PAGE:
As a young woman in my twenties I found myself regularly going out to clubs with a set of stylish young things despite the fact that my presence significantly brought down the cool quotient.  One of the women in the group always wore cute little strappy sandaled high heels, no matter what the weather.   I live in Canada, so weather is no minor consideration in February.

“Ooooooo…. I’m so cold!”  She would squeal and shiver, hugging herself.  Inevitably, some guy would come around and offer her his coat, or sometimes wrap his arms around her comfortingly.

I just thought she needed some solid, practical advice on footwear.

“You know what you should do?” I ventured helpfully, “You should really get these Sorel boots.  They keep you totally warm even in -35 weather!” (that’s -31 F for you Farenheit folks).  She stared blankly at me from under the arms of some suave, bearded hipster in a trucker baseball cap.

I was truly mystified.  Why on earth would she wear shoes like that in the winter?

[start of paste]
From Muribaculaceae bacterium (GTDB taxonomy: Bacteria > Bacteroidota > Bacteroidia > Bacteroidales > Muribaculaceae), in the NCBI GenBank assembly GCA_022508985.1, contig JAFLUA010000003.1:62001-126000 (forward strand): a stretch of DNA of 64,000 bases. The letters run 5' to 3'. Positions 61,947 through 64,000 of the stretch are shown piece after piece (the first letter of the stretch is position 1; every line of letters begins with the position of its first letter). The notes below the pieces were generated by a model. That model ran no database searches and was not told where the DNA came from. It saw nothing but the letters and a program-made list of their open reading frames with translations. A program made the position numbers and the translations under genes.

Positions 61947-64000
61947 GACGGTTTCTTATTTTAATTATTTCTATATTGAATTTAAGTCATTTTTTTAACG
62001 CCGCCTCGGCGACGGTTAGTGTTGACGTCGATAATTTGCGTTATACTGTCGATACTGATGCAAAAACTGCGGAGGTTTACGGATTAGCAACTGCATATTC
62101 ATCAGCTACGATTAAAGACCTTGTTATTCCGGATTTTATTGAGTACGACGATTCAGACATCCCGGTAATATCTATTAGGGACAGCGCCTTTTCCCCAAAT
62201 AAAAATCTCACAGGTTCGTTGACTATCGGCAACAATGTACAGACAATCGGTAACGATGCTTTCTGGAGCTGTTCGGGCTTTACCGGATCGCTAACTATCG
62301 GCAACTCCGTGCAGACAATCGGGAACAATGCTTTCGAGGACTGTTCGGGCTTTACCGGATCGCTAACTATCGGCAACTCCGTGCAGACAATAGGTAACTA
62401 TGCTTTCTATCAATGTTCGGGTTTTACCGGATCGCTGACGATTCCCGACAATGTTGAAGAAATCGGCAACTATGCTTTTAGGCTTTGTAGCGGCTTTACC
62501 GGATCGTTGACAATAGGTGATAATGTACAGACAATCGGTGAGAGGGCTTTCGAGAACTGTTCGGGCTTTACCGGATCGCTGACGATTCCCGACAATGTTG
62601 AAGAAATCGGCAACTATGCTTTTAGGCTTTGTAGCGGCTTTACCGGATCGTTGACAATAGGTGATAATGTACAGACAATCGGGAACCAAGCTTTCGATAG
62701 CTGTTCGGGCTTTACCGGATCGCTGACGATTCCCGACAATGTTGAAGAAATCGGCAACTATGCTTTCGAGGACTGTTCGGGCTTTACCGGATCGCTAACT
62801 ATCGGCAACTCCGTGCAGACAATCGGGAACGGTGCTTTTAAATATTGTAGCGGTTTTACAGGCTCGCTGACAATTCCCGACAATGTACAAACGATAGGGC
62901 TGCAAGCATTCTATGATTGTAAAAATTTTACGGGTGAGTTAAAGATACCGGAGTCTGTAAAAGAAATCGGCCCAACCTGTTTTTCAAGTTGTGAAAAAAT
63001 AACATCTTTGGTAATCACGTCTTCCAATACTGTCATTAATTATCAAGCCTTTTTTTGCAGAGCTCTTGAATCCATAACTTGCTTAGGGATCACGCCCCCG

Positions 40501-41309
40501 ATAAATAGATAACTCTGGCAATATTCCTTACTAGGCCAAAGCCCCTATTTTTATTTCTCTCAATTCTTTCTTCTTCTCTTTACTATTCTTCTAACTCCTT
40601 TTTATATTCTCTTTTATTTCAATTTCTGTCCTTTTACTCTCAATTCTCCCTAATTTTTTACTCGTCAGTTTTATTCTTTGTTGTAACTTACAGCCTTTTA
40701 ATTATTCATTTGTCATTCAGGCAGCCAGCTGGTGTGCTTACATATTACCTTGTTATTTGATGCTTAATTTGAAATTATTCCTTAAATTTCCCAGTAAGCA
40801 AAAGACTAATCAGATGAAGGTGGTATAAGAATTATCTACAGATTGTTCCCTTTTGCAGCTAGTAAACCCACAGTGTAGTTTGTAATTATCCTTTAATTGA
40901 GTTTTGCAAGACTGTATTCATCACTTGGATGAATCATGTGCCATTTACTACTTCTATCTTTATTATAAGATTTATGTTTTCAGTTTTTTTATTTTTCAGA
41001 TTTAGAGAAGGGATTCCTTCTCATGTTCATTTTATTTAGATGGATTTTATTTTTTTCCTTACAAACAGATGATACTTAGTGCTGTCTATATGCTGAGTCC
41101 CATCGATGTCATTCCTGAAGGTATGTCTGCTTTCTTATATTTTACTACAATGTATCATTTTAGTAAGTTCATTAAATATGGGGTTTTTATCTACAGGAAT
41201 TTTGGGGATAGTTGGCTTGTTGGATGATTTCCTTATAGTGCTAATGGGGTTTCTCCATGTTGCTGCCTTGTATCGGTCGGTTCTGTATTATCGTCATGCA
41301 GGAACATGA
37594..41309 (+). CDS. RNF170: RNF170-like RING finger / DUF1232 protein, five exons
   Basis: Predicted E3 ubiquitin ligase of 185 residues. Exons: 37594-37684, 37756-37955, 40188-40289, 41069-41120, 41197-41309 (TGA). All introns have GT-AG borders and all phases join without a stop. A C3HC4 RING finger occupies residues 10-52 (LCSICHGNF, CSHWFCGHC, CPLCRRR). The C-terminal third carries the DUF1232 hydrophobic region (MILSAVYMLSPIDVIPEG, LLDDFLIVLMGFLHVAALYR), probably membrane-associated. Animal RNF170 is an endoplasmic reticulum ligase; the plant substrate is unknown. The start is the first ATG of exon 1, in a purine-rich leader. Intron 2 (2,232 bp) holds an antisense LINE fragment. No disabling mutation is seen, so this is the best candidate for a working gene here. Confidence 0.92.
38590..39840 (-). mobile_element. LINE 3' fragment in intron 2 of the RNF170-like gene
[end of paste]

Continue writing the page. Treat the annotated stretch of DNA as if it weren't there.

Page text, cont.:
We repeated this conversation about 6 times before she finally firmly pulled me aside and said “F*** off with the boots already, OK?!?”

It was then that I finally clued into the fact that she knew exactly what she was doing.

I was under the mistaken impression that she was behaving irrationally or needed some information about sensible shoe choices.  Like it somehow wasn’t obvious that wearing open-toed sandals in a blizzard was not the optimal choice for keeping warm.

It was however, the perfectly rational choice for what she was trying to do.

LogicalChoice_shoes-01

I have this experience when interviewing customers all the time. 

We often enter into interviews thinking that the customer needs to be educated, or perhaps is just not very intelligent.  It is not unusual for me to hear from clients (especially from the engineering team) “Our users are stupid”.